Optimistic Cheese Producers See China As Golden Opportunity
Following the broader trends in luxury retail, the Chinese palate has increasingly become open to more Western flavors including French wine and spirits, and more recently, imported cheeses. After all, what pairs better with fragrant French wine than a wedge of pungent imported cheese? Not too long ago, such a pairing would have been unfamiliar to all but the wealthiest or most well-traveled Beijing or Shanghai resident. However, as imported wine demand in China has continued to rise — the country imported 200 million liters of wine in the first six months of 2012 — and the foreign cheese market grows more optimistic with every bite, the two industries may be facing two very different futures.
As China Daily reported this week, a growing appetite for imported, and increasingly domestic artisanal, cheese among Chinese consumers have thrown cheese producers across the globe in a frenzy as they trip over themselves to chase burgeoning opportunity in the nascent market. “Both foreign producers and domestic dairy giants are sending positive signals,” says Han Jin, general manager of Shanghai Roria Trading Co. “More foreign brands want to come in, and sales in China are growing rather fast.” In 2009, Han’s company sold 40 metric tons of imported cheese, a figure that skyrocketed to approximately 100 tons in 2011. Nationwide, China’s cheese imports totaled US$139.3 million in 2011, up from $105.5 million in 2010.
While Han admitted he found his first bite of Parmesan cheese hard to swallow, many Chinese consumers, particularly the younger generation, has grown quite accustomed to the Western dairy staple with the rapid expansion of fast-food chains such as Pizza Hut and McDonald’s, as well as cafés and bakeries in China. As Leo Liu, a cheese trader who runs an online store on Taobao.com told China Daily, “Young people are buying cheese to cook pizza at home. It is not expensive, and gives a feeling of a Westernized lifestyle, which is chic.” Moreover, still shaken up by the melamine scandal in 2008, many see foreign cheese as a safer and more reliable alternative to domestically made products.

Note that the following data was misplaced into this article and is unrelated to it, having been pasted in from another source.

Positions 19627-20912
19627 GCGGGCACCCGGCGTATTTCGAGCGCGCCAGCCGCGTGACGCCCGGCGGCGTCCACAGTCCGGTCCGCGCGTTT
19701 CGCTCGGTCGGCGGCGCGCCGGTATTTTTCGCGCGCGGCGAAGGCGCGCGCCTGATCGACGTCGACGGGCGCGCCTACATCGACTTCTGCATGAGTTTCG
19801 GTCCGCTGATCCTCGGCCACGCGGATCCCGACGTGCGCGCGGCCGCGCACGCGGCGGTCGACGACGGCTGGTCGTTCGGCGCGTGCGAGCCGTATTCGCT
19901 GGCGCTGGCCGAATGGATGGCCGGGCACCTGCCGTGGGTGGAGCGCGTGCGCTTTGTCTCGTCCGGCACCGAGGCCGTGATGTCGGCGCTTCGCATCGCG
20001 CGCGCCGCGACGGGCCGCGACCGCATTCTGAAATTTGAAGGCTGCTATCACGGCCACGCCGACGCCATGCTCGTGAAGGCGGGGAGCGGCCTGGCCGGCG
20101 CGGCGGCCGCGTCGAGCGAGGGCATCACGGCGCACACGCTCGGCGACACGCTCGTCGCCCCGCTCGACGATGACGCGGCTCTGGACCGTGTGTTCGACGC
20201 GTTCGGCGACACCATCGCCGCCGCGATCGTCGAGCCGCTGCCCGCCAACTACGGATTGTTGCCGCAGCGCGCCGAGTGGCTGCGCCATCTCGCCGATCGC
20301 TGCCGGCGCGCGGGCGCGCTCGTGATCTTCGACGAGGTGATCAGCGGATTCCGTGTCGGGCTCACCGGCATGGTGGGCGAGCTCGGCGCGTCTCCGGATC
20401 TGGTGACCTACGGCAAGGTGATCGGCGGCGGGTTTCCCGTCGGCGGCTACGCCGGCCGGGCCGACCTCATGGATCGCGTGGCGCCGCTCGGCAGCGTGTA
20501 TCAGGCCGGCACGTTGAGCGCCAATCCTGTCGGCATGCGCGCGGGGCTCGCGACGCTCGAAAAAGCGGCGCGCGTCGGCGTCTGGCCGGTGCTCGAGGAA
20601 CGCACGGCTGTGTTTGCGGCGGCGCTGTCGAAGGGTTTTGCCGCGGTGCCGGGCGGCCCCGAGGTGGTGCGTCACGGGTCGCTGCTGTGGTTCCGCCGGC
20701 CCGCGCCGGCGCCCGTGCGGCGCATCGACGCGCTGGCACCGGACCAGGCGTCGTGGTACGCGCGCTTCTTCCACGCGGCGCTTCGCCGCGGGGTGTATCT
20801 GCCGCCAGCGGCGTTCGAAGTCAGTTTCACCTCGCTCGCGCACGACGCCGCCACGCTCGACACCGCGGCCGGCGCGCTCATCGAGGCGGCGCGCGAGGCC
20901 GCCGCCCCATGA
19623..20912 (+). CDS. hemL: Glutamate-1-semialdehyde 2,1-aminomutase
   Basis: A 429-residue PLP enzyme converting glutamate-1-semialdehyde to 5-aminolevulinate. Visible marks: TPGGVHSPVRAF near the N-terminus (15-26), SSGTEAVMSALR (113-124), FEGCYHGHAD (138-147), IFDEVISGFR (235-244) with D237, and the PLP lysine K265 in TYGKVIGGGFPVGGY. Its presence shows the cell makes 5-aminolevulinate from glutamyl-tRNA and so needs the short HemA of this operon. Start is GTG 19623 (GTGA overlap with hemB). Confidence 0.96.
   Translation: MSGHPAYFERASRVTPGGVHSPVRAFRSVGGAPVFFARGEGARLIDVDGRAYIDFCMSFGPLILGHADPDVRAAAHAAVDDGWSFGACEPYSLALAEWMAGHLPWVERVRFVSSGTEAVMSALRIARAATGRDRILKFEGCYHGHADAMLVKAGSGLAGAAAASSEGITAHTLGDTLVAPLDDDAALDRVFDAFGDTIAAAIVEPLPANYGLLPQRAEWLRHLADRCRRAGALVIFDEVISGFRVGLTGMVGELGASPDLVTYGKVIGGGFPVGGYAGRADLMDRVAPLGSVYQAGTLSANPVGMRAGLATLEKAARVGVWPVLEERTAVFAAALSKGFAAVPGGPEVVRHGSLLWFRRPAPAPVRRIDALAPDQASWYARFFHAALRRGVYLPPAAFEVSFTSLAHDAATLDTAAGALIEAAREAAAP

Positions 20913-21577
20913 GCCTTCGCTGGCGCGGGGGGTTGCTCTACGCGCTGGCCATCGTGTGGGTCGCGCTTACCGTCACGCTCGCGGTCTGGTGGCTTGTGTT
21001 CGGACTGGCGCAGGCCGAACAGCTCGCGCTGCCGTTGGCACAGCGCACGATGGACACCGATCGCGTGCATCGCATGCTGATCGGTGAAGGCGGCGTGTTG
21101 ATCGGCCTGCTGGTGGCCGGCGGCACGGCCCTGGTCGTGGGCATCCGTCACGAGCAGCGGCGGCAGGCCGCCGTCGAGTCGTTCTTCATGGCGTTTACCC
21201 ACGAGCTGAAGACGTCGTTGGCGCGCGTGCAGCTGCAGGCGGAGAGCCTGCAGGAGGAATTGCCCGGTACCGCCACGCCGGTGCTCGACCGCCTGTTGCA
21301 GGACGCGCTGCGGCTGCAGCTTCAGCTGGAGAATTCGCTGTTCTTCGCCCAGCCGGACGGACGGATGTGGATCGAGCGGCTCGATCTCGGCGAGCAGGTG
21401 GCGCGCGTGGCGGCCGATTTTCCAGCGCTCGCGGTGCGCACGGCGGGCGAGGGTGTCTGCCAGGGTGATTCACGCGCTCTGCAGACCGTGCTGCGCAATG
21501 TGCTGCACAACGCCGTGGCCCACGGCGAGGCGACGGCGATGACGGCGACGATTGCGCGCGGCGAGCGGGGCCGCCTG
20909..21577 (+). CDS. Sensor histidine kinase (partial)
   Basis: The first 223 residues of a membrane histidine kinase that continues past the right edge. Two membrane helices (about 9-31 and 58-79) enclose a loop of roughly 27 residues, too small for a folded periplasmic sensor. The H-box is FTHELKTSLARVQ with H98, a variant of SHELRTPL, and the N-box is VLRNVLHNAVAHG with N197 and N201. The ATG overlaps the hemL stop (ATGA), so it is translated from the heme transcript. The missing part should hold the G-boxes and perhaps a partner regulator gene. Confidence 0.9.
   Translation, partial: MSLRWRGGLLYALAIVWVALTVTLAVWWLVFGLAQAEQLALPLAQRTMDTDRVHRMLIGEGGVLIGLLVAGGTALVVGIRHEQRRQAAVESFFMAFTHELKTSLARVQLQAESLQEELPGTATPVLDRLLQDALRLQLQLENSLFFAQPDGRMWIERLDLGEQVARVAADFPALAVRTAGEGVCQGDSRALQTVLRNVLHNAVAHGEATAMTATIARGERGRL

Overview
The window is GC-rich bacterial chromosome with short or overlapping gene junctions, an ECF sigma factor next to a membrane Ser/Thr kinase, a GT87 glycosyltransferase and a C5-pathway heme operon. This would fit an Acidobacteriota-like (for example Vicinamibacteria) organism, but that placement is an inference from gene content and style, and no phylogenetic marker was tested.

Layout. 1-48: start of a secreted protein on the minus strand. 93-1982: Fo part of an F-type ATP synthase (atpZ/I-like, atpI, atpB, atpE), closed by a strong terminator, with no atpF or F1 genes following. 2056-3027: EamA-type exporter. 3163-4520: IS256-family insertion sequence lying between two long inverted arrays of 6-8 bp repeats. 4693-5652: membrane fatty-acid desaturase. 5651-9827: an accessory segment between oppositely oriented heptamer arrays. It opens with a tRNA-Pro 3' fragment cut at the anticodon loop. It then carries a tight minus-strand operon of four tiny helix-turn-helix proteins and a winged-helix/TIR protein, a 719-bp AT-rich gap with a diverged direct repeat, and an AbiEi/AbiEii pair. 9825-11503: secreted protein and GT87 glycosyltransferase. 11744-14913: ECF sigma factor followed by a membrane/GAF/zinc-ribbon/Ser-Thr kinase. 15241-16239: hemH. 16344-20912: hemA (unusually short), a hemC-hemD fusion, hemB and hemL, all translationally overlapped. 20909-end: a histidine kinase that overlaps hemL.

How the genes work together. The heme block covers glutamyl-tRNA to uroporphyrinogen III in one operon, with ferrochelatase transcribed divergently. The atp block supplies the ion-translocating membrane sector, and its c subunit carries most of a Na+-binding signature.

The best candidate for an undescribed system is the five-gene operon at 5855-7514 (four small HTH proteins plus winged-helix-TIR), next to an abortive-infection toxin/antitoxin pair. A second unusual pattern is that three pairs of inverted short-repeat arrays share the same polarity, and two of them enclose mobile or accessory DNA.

While consumption levels are relatively low — cheese currently accounts for a minuscule four percent of China’s dairy market — many players see the small figure as representing huge potential. As Stephen Jones, managing director of Somerdale, puts it, “Our exports to China are quite small, about 50,000 pounds per year compared with 20 million pounds to all other export markets, but we expect this will grow in the next five years.” Furthermore, with no domestic brand taking a dominant position yet, New Zealand, Australia, and the United States (the top three biggest cheese exporters to China) have already taken over 80 percent market share.
Turning to wine, experts are not quite as optimistic as cheese producers, worried that prices for Burgundy wines could reach astronomical prices largely due to recent Chinese demand. As Burgundy specialist Laurent Gotti recently told Le Parisien, ‘‘After having made the market price of certain Bordeaux explode in an irrational manner, [Chinese buyers are] now logically interested in Burgundy and its niche wines…They want everything that is the most expensive and are prepared to fork out incredible sums.” Additionally, staking only three percent of total French wine production and experiencing lower harvest volumes in recent years, Burgundy — never a cheap wine — may grow even more pricey, a problem for bargain hunters. Thus, Burgundy wine may be facing opposite symptoms compared to cheese, as overwhelming Chinese investments are giving Burgundy drinkers everywhere a reason to fear a surge of speculative interest in the region and its wines.